Kasonkomona was held for four days, pleaded not guilty, and was released on bail on Thursday,
April 11. The case comes at the same there has been "
a frightening increase in violations of LGBT people's rights
" in Zambia, according to one human rights group. The openly gay and HIV positive activist says police denied him access to "his tuberculosis and antiretroviral drugs [and] put his life at risk."
Kasonkomona's plight illustrates the deeply religious and conservative nation's obsessive anti-gay animus -- which is complicating its fight against
Sub-Saharan Africa is home to two-thirds of all people living with HIV/AIDS. Zambia in
particular has the misfortune of being home to " one of the world's most devastating HIV and AIDS epidemics," reports the advocacy group AVERT:
"More than one in every seven adults in the country is living with HIVand life expectancy at birth has fallen to just 49 years. ... Overall HIV
prevalence was 13.5 percent [and] has been reported as high as 25 percent in some urban areas. ... Unlike in some countries, HIV in Zambia does not primarily
affect the most underprivileged. Infection rates are very high among wealthier people and the better educated."
The "devastating epidemic" has become a significant obstacle to Zambia's economic development. The loss of workers and production hours, especially around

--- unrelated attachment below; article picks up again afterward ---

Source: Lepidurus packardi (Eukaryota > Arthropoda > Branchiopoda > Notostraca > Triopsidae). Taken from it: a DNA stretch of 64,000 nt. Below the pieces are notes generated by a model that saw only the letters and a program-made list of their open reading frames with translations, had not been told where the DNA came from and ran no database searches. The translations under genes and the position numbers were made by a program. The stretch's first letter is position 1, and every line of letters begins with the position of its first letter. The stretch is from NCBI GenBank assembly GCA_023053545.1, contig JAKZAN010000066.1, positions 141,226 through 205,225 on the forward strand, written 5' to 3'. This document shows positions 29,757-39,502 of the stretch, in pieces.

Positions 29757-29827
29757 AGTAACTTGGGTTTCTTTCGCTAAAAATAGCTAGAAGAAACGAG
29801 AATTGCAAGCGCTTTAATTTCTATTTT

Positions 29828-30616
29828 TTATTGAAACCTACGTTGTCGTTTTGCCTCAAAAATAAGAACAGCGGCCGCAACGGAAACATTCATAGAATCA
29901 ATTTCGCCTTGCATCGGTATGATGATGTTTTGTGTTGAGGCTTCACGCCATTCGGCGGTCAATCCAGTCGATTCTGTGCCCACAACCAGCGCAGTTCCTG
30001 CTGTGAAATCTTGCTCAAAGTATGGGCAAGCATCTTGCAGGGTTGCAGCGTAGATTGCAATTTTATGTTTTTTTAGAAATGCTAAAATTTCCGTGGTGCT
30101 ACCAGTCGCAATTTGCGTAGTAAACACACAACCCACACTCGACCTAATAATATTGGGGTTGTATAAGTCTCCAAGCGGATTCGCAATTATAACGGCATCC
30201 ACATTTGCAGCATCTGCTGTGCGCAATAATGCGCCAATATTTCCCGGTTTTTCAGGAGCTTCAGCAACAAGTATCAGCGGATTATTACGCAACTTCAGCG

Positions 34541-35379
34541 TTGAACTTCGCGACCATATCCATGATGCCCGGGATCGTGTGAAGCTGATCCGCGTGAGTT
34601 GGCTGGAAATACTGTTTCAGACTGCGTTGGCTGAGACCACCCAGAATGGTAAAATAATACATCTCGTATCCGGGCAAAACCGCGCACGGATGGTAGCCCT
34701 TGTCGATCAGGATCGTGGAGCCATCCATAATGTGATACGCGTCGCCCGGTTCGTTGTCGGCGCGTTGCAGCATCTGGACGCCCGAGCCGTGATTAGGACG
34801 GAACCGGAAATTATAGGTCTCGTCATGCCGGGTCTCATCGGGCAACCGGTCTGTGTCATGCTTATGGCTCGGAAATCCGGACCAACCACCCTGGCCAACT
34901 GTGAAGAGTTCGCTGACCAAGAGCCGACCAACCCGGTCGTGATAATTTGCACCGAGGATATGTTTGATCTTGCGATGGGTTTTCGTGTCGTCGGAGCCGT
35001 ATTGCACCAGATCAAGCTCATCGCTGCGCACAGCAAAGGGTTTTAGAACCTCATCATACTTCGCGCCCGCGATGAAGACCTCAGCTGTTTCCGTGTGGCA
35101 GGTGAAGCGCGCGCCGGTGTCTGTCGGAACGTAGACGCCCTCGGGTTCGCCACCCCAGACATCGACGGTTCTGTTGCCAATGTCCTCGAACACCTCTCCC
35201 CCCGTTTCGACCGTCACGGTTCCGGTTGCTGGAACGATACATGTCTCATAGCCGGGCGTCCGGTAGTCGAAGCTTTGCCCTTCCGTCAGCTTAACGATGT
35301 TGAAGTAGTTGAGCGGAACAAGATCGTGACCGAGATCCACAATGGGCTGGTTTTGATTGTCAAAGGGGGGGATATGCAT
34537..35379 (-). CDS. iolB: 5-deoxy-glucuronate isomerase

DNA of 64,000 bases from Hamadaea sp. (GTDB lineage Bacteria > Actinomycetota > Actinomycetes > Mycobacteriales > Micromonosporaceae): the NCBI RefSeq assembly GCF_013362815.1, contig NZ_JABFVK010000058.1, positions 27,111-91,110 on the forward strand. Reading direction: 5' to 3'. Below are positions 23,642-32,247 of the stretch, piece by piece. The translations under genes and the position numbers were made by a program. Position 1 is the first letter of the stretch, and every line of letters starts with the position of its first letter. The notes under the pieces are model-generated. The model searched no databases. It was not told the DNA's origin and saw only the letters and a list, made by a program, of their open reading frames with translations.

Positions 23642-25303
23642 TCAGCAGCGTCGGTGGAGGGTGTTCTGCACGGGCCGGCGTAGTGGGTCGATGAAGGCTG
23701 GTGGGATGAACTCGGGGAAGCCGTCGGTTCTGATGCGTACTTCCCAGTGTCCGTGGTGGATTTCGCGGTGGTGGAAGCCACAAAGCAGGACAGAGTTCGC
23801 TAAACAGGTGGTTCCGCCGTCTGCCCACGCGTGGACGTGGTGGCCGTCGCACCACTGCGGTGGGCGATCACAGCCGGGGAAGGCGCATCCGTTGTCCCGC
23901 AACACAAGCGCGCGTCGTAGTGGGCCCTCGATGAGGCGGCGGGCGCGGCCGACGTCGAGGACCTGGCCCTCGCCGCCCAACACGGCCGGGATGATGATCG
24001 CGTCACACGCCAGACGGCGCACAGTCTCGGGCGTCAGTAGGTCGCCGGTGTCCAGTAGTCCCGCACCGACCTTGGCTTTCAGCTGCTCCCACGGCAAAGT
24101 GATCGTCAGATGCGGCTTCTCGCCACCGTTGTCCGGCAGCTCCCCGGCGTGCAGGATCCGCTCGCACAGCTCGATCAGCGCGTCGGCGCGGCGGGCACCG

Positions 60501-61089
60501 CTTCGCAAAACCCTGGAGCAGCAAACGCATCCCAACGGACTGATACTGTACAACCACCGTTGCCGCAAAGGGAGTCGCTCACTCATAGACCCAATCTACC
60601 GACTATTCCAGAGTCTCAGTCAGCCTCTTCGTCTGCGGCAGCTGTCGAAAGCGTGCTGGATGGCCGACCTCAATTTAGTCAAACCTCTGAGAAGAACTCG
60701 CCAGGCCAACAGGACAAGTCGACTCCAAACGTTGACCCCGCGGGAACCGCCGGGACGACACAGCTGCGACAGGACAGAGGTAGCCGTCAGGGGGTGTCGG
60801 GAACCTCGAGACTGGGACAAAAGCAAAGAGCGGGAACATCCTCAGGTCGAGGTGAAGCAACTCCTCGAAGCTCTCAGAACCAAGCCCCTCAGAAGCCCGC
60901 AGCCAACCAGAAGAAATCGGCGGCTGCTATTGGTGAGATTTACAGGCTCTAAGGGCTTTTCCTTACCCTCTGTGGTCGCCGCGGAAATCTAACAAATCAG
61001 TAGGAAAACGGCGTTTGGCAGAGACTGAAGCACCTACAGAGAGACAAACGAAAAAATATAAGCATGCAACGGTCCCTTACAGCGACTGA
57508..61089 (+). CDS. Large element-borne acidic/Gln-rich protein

agriculture, has increased "stubbornly high poverty rates" and food
insecurity, reports the Central Intelligence Agency.
To complicate matters: Some researchers believe Zambia -- and other African nations -- is home to an escalating and often untreated HIV epidemic among gay
and bisexual men. Few epidemiological studies have been conducted among gay and bisexual men in Africa thanks to the widespread criminalization of same-sex
acts across the continent. But infection rates are often two to three times the general population, "and in Zambia, a 2006 study revealed a self-reported
HIV prevalence of 33 percent" among gay and bi men, reports
PEPFAR, the President's Emergency Plan for AIDS Relief.
found that 50 percent of men "reported having sex with both men and women in the last twelve months" and at least nine out of 10 "do not know condoms are
used in anal sex. The data suggests sex between men [is] at the core of HIV transmission in many Zambian contexts."
The Zambian National HIV and AIDS Strategic Plan does not include include gay and bisexual men -- or men in prisons, who are "at serious risk of
drug-resistant TB and HIV infection," reports Human Rights
Former Presidents Kenneth Kaunda of Zambia and Festus Mogae of Botswana have
for the decriminalization of sodomy statutes across Africa. The
harsh penalties encourage anti-gay sentiment
and dissuade gay men who are HIV positive against seeking treatment, said the former